Tora Urup spent time in Tokoname, Japan working with ceramics from 1982-83; this time inspired her to study ceramics and glass at the School of Decorative Art, Denmark in 1989 and the Royal College of Art, London, gradutating with an MA in 1994. She subsequently returned to Denmark to collaborate with Holmegaard glassworks and Royal Copenhagen porcelain. During the last ten years, Tora has had a particular interest in exploring the effects obtained within a series of circular glass bowls. The combination of selected colours in layers of glass interplaying with each other and the varying thicknesses of clear glass, enables different spatial perceptions to be experienced which invert the conventional understanding of the traditional glass bowl. Selected Awards: Bayerischer Staatspreis (Bavarian State Award), 2009 Inga and Ejvind Kold Christensen’s Honorary Award, 2010 Public Collections include: The Arts Council, Denmark The Glass Museum, Denmark Design Museum, Denmark Design Museum, Finland The Craft and Design Museum, Iceland Museum of Modern Glass, Germany

Tora Urup in her studio, Copenhagen, Denmark. Photo: Stuart McIntyre

Bowl, 2012, blown and encased with over and underlay coloured glass layers, cut and polished, 26 diameter x 12 h cms


Andrea Walsh studied fine art at Staffordshire University before completing an MA in glass design at Edinburgh College of Art in 2001. In 2009 Andrea was awarded a residency with Wedgwood from the British Ceramics Biennial. During her time at the factory she developed her practice, combining glass and ceramics, and was inspired by the Minton brand archives that have helped inform her recent body of work. “I am fascinated by materials, specifically by their physical characteristics and their symbolism. In working with ceramics and glass, I make container and vessel forms which investigate their shared properties of clarity, purity and translucency. Exploring the inherent familiarity and historical associations of these materials, pieces are sometimes composed in collections and groups, through which I am interested to engage the viewer in a spontaneous and tactile investigation of the work” Andrea Walsh, 2014 Andrea recently completed a prestigious tableware commission for Tom Kitchin’s flagship restaurant in Edinburgh. Selected Awards: Artist’s Bursary, Creative Scotland, 2013 Craft Maker Awards, Edinburgh City Council, 2012 Craft Bursary, Inches Carr Trust, 2011 Public Collections: Victoria & Albert Museum, London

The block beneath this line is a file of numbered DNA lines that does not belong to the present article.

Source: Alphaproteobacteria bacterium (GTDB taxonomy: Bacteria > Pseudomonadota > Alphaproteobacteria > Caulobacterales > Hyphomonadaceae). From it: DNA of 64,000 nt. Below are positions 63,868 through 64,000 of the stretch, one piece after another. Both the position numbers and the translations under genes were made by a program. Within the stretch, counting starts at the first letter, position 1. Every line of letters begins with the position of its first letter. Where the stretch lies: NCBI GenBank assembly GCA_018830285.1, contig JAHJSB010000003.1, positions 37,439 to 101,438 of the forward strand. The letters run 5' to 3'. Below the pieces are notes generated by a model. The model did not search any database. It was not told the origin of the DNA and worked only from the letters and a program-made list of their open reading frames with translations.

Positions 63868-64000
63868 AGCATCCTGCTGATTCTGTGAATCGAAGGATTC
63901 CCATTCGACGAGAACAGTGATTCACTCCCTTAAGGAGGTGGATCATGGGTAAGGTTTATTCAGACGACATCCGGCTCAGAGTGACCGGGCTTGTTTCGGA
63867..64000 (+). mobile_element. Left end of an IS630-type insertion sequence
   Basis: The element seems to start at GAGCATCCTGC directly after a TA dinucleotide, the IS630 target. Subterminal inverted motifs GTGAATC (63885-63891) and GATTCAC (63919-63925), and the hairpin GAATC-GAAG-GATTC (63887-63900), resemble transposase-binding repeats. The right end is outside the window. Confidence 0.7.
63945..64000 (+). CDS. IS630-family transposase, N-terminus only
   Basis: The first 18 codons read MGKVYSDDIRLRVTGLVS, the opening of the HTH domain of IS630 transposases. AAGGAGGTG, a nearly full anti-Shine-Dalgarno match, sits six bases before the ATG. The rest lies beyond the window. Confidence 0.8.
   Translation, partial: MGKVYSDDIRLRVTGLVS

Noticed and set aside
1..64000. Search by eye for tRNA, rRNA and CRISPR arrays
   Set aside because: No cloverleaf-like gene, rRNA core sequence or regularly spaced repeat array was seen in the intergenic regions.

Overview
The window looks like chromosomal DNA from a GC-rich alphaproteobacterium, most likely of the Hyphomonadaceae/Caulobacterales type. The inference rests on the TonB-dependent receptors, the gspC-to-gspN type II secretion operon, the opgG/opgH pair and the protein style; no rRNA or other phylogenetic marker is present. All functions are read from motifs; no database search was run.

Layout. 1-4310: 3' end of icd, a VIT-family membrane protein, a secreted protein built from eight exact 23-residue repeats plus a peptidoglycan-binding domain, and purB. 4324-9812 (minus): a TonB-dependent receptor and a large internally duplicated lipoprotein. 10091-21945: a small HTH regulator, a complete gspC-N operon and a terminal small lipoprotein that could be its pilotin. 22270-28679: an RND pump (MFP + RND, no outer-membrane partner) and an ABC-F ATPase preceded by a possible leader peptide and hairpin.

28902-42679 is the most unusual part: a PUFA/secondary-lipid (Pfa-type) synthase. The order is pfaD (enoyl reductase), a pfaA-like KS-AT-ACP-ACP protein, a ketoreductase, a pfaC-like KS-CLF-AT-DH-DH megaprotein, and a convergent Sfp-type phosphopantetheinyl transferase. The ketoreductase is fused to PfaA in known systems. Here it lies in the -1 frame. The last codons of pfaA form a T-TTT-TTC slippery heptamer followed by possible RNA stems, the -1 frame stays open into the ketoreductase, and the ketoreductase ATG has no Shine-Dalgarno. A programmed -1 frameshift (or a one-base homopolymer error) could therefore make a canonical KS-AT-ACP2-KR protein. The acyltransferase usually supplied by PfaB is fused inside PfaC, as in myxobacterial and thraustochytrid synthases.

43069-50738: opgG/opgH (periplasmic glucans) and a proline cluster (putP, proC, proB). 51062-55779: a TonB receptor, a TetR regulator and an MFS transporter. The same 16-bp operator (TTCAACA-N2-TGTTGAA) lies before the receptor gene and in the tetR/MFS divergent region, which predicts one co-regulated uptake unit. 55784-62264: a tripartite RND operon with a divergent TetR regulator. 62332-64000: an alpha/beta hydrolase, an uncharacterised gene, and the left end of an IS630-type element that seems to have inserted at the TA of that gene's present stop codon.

Andrea Walsh, Edinburgh, 2011

Collection of Faceted Boxes, 2009-2013, fine bone china and glass, 34 cms wide. Photo: Shannon Tofts

Two Tiny Faceted Boxes, 2012, fine bone china and 22ct burnished gold with clear glass, 4.5 cms wide. Photo: Shannon Tofts

James Maskrey Black Perigord, (black truffle jar) 2013, 40 x 11 cms Alba Madonna, (white truffle jar) 2013, 40 x 11 cms Free-blown, cut and fire polished jar, free-blown lid, lampworked boar, hot sculpted truffle Photo: David Williams

Spectrum online catalogue  
Spectrum online catalogue